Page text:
Group’s Events Include “Occupy GPA”
Most American voters want smaller government: by a 54 percent to 39 percent margin, they think government is trying to do much.
With a series of fun activities tied into current events, some North Carolina students hope to spread this sentiment on their campus, as reported by Alex Petercuskie on technicianonline.com.
N.C. State’s Young Americans for Liberty (YAL) will take a stand in the Brickyard every day this week in honor of National Constitution Week.
Members of the student organization hope to promote ideals in the U.S. Constitution, mainly the limited role of government. In order to support personal freedoms and a limited government, Emma Benson, campus activism coordinator and junior in business administration, said the group has a board set up where students and other visitors can sign their names.
According to Benson, YAL is a non-partisan organization that is strictly issue based. The group is not allowed to endorse candidates based on the fact that it is a tax-exempt organization. However, Benson said the group is primarily concerned with providing awareness among students about how the role of government affects them, as well as society.
“People should be more involved, or at least know what’s going on,” Benson said.
The campus group has about 300 members and holds meetings every other Tuesday. According to Benson, this is the group’s largest event of the semester so far.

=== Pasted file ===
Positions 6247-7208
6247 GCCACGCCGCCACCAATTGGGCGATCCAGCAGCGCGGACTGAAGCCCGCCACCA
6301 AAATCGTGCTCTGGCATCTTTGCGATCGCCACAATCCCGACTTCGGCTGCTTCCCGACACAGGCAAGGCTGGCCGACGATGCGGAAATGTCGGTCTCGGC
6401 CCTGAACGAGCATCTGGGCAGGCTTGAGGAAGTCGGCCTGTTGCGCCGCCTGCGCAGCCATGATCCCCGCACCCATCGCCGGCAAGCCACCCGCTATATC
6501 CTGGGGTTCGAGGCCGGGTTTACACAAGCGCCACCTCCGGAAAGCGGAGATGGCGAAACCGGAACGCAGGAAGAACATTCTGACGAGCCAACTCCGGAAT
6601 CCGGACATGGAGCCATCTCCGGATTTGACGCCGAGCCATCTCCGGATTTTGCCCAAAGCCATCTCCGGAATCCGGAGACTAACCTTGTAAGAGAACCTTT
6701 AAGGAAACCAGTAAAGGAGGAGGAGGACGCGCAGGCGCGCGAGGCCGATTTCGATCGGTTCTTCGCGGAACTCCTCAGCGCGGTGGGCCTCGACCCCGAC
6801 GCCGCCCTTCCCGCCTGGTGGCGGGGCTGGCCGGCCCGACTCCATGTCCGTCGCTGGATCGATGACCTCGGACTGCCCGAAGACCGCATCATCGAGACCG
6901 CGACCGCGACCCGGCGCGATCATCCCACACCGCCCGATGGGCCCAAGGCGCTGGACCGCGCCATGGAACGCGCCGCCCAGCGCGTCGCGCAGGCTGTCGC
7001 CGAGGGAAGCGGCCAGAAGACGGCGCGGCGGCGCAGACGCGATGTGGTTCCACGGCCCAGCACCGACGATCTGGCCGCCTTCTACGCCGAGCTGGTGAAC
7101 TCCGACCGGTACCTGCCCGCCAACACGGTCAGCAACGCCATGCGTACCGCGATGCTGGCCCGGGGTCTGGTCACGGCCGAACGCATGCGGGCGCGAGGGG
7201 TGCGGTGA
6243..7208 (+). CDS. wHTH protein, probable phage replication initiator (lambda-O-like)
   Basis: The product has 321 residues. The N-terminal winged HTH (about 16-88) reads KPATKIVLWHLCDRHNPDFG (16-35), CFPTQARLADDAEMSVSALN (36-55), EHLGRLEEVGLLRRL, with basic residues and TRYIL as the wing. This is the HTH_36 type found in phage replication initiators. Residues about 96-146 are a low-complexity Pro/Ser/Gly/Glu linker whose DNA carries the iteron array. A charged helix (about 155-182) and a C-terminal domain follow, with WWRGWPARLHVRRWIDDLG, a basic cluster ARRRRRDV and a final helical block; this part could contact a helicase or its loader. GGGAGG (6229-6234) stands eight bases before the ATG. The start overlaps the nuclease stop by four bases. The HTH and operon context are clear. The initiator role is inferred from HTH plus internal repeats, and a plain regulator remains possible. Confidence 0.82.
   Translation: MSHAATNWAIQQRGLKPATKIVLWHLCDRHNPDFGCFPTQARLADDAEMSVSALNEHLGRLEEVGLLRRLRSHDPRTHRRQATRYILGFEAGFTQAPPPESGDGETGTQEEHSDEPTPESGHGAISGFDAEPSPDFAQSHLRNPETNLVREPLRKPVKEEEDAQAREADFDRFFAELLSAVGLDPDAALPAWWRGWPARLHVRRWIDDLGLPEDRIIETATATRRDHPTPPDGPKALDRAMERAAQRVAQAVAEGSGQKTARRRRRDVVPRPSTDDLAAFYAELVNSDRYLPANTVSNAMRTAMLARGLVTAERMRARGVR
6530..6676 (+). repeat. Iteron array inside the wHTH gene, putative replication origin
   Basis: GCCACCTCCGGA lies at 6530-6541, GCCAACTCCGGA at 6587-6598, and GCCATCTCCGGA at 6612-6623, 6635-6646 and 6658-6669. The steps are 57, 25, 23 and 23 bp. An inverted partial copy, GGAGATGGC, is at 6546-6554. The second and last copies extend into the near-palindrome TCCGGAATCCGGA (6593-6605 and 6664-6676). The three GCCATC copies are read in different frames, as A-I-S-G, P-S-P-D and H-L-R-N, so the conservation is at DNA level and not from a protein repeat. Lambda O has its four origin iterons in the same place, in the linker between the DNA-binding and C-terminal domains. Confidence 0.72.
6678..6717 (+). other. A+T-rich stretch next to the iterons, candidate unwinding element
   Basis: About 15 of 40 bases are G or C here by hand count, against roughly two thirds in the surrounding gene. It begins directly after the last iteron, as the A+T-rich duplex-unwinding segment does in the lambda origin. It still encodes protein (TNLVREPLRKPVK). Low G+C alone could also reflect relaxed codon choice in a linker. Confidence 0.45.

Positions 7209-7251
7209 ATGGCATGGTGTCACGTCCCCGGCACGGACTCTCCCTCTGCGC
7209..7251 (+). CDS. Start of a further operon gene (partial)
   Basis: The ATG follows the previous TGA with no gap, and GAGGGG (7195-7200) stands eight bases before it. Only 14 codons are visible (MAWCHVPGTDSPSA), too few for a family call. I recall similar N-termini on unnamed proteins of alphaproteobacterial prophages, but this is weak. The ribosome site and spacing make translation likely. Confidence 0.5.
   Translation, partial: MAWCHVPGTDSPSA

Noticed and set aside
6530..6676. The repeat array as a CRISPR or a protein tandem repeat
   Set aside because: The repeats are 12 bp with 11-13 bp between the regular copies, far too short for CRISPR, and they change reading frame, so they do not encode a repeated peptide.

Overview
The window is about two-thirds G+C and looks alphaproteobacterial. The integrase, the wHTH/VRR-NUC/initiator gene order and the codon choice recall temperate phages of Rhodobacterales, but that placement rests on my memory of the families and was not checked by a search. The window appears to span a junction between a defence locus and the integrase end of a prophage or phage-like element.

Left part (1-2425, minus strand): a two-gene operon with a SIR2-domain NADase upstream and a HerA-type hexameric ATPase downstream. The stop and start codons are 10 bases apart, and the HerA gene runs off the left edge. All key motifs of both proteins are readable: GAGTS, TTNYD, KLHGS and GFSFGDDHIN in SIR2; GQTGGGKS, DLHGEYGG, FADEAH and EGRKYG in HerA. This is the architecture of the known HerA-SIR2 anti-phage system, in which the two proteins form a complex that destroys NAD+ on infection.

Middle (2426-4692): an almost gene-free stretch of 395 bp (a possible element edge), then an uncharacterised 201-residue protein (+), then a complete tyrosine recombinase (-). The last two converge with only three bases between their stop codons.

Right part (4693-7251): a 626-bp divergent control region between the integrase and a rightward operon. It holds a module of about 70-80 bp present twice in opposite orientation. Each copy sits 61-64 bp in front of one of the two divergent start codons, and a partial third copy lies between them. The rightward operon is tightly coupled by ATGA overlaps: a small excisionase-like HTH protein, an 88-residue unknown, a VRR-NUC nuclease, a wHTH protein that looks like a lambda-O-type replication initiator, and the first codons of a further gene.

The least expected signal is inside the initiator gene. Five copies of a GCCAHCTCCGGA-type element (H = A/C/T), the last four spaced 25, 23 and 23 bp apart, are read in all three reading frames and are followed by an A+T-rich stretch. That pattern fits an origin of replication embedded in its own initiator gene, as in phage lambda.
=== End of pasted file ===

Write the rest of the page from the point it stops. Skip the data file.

YAL will be set up in the Brickyard every day this week from 10 a.m. to 3 p.m., and group members will be available to discuss everything from current events to the impending presidential election.
Last year, the group organized various projects in the Brickyard, including “Occupy GPA.” The demonstration, Benson said, was an effort to compare the Occupy Wall Street movement to students’ distribution of grades and to show the extensive role that government can have in their lives. In another protest, the group had one student dress up in a Transportation Security Administration uniform, pass out flyers and ask questions to raise awareness for certain TSA policies the group says infringe on personal privacy rights.
“We just like to have fun with the events and relate them to college students,” Benson said.
Benson said to be on the look out for future YAL events. The group has been discussing an event during Halloween that would showcase the Founding Fathers, as well as a food drive around Thanksgiving, according to Benson.